Being John Malkovich (1999) - Rotten Tomatoes

Being John Malkovich1999

Being John Malkovich (1999)



Critic Consensus: Smart, funny, and highly original, Being John Malkovich supports its wild premise with skillful direction and a stellar ensemble cast.

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Movie Info

Would you pay money to journey into the mind of the star of Con Air, The Killing Fields, and In The Line of Fire? Puppeteer Craig Schwartz (John Cusack) is having money problems, so he takes a temporary job as a file clerk on the seventh-and-a-half floor of a large office building. One day, while rummaging behind a cabinet, he finds a small door that leads to the center of the mind of actor John Malkovich (played by, you guessed it, John Malkovich). Craig discovers that entering the portal allows him to become John Malkovich for a brief spell, and in time he and his beautiful but aloof co-worker Maxine (Catherine Keener) get the bright idea to charge admission for the privilege of spending 15 minutes inside the head of a well-known actor. Malkovich realizes that something strange is happening to him, but can do little to stop it, as strangers take over his mind for a quarter-hour at a time. Craig's wife, Lotte (Cameron Diaz), eventually takes a trip into Malkovich's psyche, and she soon finds herself in love with Maxine, with whom Malkovich has an affair; meanwhile, Maxine in time becomes infatuated with both Craig and Lotte, but only when they're inside Malkovich. Being John Malkovich marked the feature-length debut of director Spike Jonze, who previously made acclaimed music videos for Weezer, the Beastie Boys, and the Breeders, among others. ~ Mark Deming, Rovi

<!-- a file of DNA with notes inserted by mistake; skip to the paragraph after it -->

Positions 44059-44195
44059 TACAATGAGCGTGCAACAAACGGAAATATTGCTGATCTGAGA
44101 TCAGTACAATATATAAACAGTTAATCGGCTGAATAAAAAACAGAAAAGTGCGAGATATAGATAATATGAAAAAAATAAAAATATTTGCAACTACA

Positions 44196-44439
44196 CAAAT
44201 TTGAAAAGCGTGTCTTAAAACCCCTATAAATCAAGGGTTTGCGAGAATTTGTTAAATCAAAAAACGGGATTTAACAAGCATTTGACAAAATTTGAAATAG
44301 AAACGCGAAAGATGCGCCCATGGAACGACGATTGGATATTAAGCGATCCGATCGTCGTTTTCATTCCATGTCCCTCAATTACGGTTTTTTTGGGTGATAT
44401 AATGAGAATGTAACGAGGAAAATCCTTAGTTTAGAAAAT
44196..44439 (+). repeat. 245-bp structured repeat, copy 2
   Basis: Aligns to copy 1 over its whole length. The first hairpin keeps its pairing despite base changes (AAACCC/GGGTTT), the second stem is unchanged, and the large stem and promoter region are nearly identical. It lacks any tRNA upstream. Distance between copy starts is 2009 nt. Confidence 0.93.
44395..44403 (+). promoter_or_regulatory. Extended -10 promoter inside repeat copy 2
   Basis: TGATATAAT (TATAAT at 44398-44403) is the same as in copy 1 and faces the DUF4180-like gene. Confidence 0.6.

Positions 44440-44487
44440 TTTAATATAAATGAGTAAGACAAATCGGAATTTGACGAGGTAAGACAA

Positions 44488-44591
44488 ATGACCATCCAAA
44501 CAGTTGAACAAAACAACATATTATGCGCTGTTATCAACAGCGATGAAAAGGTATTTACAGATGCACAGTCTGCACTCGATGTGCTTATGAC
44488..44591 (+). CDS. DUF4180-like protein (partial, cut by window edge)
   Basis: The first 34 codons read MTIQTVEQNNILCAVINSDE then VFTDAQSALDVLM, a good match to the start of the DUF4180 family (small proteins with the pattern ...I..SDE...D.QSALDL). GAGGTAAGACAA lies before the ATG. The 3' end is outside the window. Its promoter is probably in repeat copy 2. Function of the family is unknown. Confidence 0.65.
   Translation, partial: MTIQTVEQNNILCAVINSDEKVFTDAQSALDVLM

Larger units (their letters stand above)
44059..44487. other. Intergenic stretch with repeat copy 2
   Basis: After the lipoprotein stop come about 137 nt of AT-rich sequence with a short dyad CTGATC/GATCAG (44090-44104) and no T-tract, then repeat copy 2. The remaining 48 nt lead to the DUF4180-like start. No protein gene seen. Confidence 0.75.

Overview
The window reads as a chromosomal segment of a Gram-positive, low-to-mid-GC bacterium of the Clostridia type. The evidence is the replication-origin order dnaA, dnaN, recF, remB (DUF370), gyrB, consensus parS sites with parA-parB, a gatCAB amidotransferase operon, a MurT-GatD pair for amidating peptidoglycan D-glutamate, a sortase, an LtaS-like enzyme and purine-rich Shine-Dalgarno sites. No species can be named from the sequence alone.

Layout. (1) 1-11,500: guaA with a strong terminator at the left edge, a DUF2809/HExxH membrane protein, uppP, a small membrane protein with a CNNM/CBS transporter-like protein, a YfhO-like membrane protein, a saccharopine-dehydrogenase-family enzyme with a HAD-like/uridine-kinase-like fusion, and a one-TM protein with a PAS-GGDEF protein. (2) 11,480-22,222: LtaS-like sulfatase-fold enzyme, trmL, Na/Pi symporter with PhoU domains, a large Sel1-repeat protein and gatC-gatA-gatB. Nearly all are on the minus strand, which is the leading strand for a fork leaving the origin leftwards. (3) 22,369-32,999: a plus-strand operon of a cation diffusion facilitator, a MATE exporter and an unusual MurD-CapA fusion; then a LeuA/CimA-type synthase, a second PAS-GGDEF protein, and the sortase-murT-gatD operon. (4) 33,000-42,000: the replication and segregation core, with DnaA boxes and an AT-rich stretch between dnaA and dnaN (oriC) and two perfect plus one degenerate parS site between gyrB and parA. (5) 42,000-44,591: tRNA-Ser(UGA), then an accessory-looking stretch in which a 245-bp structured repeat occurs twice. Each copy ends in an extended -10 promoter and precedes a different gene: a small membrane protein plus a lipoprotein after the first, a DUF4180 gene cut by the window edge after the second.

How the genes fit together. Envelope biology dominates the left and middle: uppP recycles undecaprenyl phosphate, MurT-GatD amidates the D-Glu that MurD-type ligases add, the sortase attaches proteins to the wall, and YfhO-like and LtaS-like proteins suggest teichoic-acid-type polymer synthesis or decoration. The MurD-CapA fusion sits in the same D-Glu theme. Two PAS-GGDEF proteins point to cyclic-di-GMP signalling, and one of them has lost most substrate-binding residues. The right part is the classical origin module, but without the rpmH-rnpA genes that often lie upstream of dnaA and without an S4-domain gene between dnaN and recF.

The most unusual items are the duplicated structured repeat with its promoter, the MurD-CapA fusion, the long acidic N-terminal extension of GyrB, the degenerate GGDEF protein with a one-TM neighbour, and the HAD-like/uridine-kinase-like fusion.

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John Cusack
as Craig Schwartz
Cameron Diaz
as Lotte Schwartz
Orson Bean
as Dr. Lester
Madison Lanc
as Daughter
Ned Bellamy
as Derek Mantini
Byrne Piven
as Capt. Mertin
Bill M. Ryusaki
as Mr. Hiroshi
Carlos Jacott
as Larry the Agent
Richard Fancy
as Johnson Heyward
Patti Tippo
as Malkovich's Mother
Octavia Spencer
as Woman In Elevator
Daniel Hansen
as Boy Malkovich
Judith Wetzell
as Tiny Woman
Kevin Carroll
as Cab Driver
Willie Garson
as Guy In Restaurant
W. Earl Brown
as First J.M. Inc. Customer
Gerald Emerick
as Sad Man In Line
James Murray
as Student Puppeteer
Mariah O'Brien
as Girl Creeped Out by Malkovich
Gregory Sporleder
as Drunk At Bar
Dan Hansen
as Boy John Malkovich
Jacqueline Benoit
as Lester's Friend
William N. Buck
as Lester's Friend
Christine D. Coleman
as Lester's Friend
Jeanne Diehl
as Lester's Friend
Audrey Gelfand
as Lester's Friend
Yetta Ginsburg
as Lester's Friend
Sylvester Jenkins
as Lester's Friend
Roy C. Johnson
as Lester's Friend
Eddie J. Low
as Lester's Friend
Christine Coleman
as Doctor Lester's Friend
Ralph W. Spaulding
as Lester's Friend
David Wyler
as Lester's Friend
Flori Wyler
as Lester's Friend
Marlowe Bassett
as Ballet Dancer
Kristin D'Andrea
as Ballet Dancer
Jessica Neuberger
as Ballet Dancer
Jennifer Canzoneri
as Ballet Dancer
Charlene Grimsley
as Ballet Dancer
Sara Rifkin
as Ballet Dancer
Kristie Cordle
as Ballet Dancer
Christine Krejer
as Ballet Dancer
Elizabeth Rivera
as Ballet Dancer
Denise Dabrowski
as Ballet Dancer
Erica Long
as Ballet Dancer
Chelsa Sjostrom
as Ballet Dancer
Yvonne Montelius
as Ballet Dancer
Pamela Hayden